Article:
Talk:Henry of Huntingdon
|WikiProject Biography / Science and Academia||(Rated Stub-class)|
|WikiProject Middle Ages||(Rated Mid-importance)|
- contribution to ongoing political debates about ethnicity, nationality, and the justification of rule over England and Wales.
Not sure I understand what this means, nations did not yet exist, ethnicity in terms of the 11th century?
--Stbalbach 16:53, 16 Feb 2005 (UTC)
-'natio' is a term that does exixt by the 12th century of Henry's writing, although certainly not in modern nation-state conceptions. But my point is that Henry picks up Bede's pro-English/anti-British (welsh) agenda, and adapts it to a post-Conquest model valourising the Normans. That is, he writes a history with the Conquests as a teleological, historical inevitability. But this inter-ethnic debate (English/Welsh/Norman) is also a continual point of reference, discussion, anxiety, and ideological agenda for William of Malmesbury, Geoffrey of Monmouth, Gerald of Wales, basically _everyone_ writing history at the time. Something along those lines is what I'm trying to communicate.
--Lutefish (or, sig-less me...)
Yeah, i understand what your saying, there was a big resurgence in interest in (re)discovering Englands past after the Norman Conquest. 19th century historians (such as Stubbs) believed it was a nationalistic/ethnic reasons such as you have described here (19th century was big on viewing the middle ages as the creation of national ethnicity). There are more recent views, I wrote a quick blurb about it in English historians in the Middle Ages:
- After the Norman Conquest there was an explosion of interest in English history. It has been theorized this was due in part to the native English desire to reclaim their cultural identity from the debacle of 1066. As well the new Norman rulers were interested in discovering who it was they had reigned over, which fueled demand for legends of Englands early Kings, such as Geoffrey’s King Arthur.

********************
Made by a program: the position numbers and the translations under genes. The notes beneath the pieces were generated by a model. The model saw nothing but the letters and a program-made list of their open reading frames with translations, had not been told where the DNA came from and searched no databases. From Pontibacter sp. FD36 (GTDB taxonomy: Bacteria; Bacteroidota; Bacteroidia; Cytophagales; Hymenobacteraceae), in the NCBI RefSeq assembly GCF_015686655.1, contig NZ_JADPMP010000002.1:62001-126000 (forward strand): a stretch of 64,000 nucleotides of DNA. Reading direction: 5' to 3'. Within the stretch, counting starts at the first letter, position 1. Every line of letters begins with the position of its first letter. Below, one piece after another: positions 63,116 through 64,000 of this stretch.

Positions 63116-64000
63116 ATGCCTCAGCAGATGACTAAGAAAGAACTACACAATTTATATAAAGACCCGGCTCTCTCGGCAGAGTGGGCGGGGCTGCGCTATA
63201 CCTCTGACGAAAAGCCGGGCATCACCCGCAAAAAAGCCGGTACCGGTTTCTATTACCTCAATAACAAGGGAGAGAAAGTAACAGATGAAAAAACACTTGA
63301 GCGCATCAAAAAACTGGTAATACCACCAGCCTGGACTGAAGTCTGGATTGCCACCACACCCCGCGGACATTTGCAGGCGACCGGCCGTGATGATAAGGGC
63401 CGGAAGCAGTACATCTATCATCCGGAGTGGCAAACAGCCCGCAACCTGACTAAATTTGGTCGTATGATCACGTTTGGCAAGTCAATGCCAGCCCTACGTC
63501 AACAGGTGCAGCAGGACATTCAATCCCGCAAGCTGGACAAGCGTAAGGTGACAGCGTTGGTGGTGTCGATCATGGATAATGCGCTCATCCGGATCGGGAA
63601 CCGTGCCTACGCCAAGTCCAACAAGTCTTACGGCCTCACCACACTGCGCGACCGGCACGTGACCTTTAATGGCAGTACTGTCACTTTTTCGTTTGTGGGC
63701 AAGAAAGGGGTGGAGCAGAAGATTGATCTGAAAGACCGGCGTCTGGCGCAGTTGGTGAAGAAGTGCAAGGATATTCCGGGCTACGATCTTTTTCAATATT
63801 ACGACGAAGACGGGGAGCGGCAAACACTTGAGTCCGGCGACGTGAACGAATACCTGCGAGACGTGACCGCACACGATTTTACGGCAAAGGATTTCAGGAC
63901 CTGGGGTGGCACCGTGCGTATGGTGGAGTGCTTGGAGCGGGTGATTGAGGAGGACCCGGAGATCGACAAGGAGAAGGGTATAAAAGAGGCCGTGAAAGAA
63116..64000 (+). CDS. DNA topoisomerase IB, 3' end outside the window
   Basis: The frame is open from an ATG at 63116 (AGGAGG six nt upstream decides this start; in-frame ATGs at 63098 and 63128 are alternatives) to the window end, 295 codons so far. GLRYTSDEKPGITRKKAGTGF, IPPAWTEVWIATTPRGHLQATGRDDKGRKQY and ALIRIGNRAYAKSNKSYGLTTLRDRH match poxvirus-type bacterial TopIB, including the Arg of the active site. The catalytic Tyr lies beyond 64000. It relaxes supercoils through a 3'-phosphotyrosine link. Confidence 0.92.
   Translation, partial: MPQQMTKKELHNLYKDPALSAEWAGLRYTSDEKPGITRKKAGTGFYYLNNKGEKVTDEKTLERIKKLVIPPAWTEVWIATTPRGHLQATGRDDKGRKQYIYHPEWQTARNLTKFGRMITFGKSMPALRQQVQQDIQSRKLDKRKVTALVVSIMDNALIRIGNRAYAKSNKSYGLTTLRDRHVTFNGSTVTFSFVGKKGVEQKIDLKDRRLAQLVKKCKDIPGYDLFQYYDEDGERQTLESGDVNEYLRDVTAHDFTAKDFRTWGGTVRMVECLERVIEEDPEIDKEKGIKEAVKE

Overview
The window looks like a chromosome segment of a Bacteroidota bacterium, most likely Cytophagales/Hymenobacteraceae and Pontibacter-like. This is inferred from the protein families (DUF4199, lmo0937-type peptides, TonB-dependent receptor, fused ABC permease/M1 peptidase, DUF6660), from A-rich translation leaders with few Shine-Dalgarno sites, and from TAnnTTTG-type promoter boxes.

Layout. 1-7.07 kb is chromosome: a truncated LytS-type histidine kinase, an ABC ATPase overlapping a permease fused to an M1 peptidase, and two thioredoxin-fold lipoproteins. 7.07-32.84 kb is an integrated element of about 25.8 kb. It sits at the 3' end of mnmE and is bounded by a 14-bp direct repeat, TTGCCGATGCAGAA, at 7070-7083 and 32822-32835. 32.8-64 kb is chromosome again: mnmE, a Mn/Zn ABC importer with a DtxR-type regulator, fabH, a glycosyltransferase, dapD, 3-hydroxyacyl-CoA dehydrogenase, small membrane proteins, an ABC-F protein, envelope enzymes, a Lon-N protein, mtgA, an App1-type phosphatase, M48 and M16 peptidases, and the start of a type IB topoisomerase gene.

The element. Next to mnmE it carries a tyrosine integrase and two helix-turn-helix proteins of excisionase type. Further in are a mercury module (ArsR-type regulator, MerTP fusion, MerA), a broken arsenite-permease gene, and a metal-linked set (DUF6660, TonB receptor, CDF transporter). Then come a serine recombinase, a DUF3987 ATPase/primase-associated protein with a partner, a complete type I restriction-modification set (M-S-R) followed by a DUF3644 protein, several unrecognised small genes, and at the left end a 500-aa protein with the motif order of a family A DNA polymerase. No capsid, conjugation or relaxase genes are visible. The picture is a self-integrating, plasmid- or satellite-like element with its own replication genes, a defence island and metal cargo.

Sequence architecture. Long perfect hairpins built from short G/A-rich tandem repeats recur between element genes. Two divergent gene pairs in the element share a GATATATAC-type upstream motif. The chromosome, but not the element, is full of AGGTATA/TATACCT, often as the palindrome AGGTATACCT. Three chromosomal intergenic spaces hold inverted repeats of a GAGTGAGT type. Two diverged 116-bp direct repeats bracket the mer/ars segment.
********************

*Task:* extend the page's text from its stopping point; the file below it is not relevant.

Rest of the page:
(this is sourced from Robert Bartletts England Under the Norman and Angevin Kings (2000) and I could probably dig up more expansion on it). I tend to like this explanation better as it speaks more to the people of the time, then to our own nationalistic interpretations, the concept of a nation did not emerge until the 14th-16th centuries and national ethnicity much later still.
--Stbalbach 04:07, 17 Feb 2005 (UTC)
Bartlett is usually exceptionally good, but I have to say the quote/summary your provide there (and the book, generally) is disappointing. The book, I feel, at once shows of Bartlett's vast knowledge of the field, and his ability to analyse details and tease out connections brilliantly, yet still disappoints in what I feel are its rather banal conclusions. For the summary you offer, Geoffrey's Arthur doesn't hit the historiographical battlefield as an English king until the end of the 13th C; the transgressive aspect of Geoffrey's HRB is precisely the assertion of Welsh historical legitimacy and sovereignty. As far as the 'rediscovery' of the English past post-Conquest, I tend to steer away from such explanations. 1066 may have been traumatic, but was hardly sufficient to force a 'reclamation' of a cultural identity ('Englishness') that never disappeared; the question, as I see it, was how hybridity, multilingualism, and multiple ethnic identities (especially those intersecting the lines of power in State and Church) could be performed and played out. I'm happy to ditch 'nationality' if you feel (probably rightly) the term is far too overdetermined and fraught to convey the fairly straightforward sense in which I'm trying to use it, but I do think ethnicity is a key concept here.
--[User: Lutefish|Lutefish]] 08:53, 28 Feb 2005 (EST)
Date of Birth
Point taken about the dearth of hard information about Henry's life, but it didn't stop past authors having three different guesses (c. 1088 in the intro, origin unknown, c. 1110 in 'Life', and further down a few years before Lanfranc's 1109 death). There's also a tantalising but ambiguous suggestion that he succeeded his father 'before his thirtieth birthday', his father dying in 1110 - suggesting a DoB closer to 1080. Any scholars with a resolution to this? AndyI 21:00, 30 June 2011 (UTC) — Preceding unsigned comment added by Aci20 (talk • contribs)
Year of Henry's death
I am confused. In the second paragraph, it says “…an account of the history of England from its beginnings up to the year 1154. The Historia stops after this date, the year it is assumed Henry died”; however the first paragraph says “Henry of Huntingdon (c. 1088 – c. 1157)”. If it is assumed that Henry died in 1154, why does it say his life span ended circa 1157? The article is not self-consistent CoeurDeHamster (talk) 11:42, 2 July 2014 (UTC)